‘Bondage’ by Pinky Swear Productions at Anacostia Playhouse by Yvonne French

FOUR AND A HALF STARS
Is it possible to engage in S&M and appear heartwarming at the same time? The answer is ‘yes’ if you are in the cast of Bondage by Pinky Swear Productions.

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What an excellent contrivance! People might go to this play just for the title, but they are also going to peel away race roles, and when they leave they will feel like an unfettered citizen of the world.

Written by David Henry Hwang, of M. Butterfly fame, and directed by Toni Rae Salmi, it is billed as a race play/love story. The actors’ races are unknown because they are dressed in morph suits that cover their heads and bodies. Their names are being withheld at the request of the theater company in order to prevent prejudice. A program is available after the show.

The setting is an S&M parlor where people go to be punished by a dominatrix.  Teri, played by Actor A exudes major ’tude to assume her identities and makes excellent use of body language (that sideways head thing!) and ethnic accents.

Mark, played by Actor B, crawls onto stage wearing a dog collar and a morph suit with zippers in strategic places. If he had not looked so much like C-3PO from Star Wars he would have been intimidating. But Actor B’s comfortable body stance and down-to-earth delivery makes for a sincere person.

They have three exchanges, playing a different race in each, in which they vie for the upper hand psychologically. Teri tries to leave a mark by tearing into him, but their parries are mostly verbal ones designed to reveal each other’s prejudices. The dialog is so full of philosophical nuggets that it could have been slowed down a little to allow it to sink in better.

But speed doesn’t lessen the emotional effect. At one point, I found myself feeling, to my relief, like it doesn’t matter who or what we are, where we came from or where we’re going in life. We are all everything, which erases all judgment and all role limitation, whether self-inflicted, coming from others, or directed outward. It was like having my heart burnished to a fine, coppery sheen, and it burned like a coal in my chest for the rest of the night.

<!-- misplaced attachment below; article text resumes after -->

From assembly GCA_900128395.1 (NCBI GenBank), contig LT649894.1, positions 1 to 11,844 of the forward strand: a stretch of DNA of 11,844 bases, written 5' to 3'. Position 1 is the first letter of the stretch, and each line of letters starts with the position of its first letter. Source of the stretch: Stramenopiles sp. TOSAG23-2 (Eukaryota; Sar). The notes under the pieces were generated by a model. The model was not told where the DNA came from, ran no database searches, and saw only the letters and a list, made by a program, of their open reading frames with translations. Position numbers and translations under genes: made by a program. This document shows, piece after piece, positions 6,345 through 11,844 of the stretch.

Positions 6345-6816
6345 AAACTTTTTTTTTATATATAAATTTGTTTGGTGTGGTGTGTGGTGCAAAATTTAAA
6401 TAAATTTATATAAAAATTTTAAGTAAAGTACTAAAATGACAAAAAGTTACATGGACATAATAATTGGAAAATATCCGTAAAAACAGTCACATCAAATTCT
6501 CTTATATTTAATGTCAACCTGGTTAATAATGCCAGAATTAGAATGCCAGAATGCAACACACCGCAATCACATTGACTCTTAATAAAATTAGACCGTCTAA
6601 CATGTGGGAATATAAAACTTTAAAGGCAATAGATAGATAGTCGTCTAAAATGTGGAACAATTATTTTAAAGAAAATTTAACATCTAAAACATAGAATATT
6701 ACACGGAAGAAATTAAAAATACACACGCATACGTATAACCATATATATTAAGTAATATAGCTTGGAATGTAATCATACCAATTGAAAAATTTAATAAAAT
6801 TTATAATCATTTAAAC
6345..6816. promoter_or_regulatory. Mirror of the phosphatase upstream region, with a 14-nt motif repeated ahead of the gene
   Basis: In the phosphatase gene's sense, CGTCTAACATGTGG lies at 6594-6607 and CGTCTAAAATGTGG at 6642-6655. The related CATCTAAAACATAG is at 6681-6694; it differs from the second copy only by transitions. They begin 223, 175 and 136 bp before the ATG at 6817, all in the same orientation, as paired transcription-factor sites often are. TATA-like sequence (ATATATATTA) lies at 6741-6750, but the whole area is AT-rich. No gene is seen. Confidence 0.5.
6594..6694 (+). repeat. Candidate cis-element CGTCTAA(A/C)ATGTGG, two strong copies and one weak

My heart already had been laid bare – by fear – for the very polishing that it was about to receive. The counter attendant wore a black hood and face stocking delineated only by a pig’s snout. A lady in a red corset tapping a riding crop against her palm gave strict instructions not to touch anyone when we entered The Parlour, which was part of the performance. The walls of the hallway to this den of inequity had little black curtains that I was afraid to lift until afterward. Don’t make the same mistake, because it will prepare you for the cast of eight characters who are just inside. Directed by Amy Couchoud, they posed around a dusky lounge wearing costumes of leather, satin and lace by Liz Gossens. We grabbed a cup of rot-gut rosé wine to brave the interactions, but luckily the show was about to begin.

The set by Chris Holland featured an X-shaped bondage/torture frame. Props by Sarah Conte featured a trunk full of costume accoutrements such as eye glasses, bow ties, and necklaces, and a rack full of various whips, reams of clothespins, and a feather boa, as well as a table, and a raised stool.

Would the audience be asked to participate further? Physically? Maybe. Emotionally? Definitely. Sit back, resistance is futile. Go to the show. You will come out a different and better person.

Running time: One hour with no intermission. Allow more time at first for The Parlour.

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Bondage plays through November 23, 2013 at Pinky Swear Productions playing at at The Anacostia Playhouse – 2020 Shannon Place SE, in Washington, DC. Purchase tickets them online

http://youtu.be/m2d36FC-AP8

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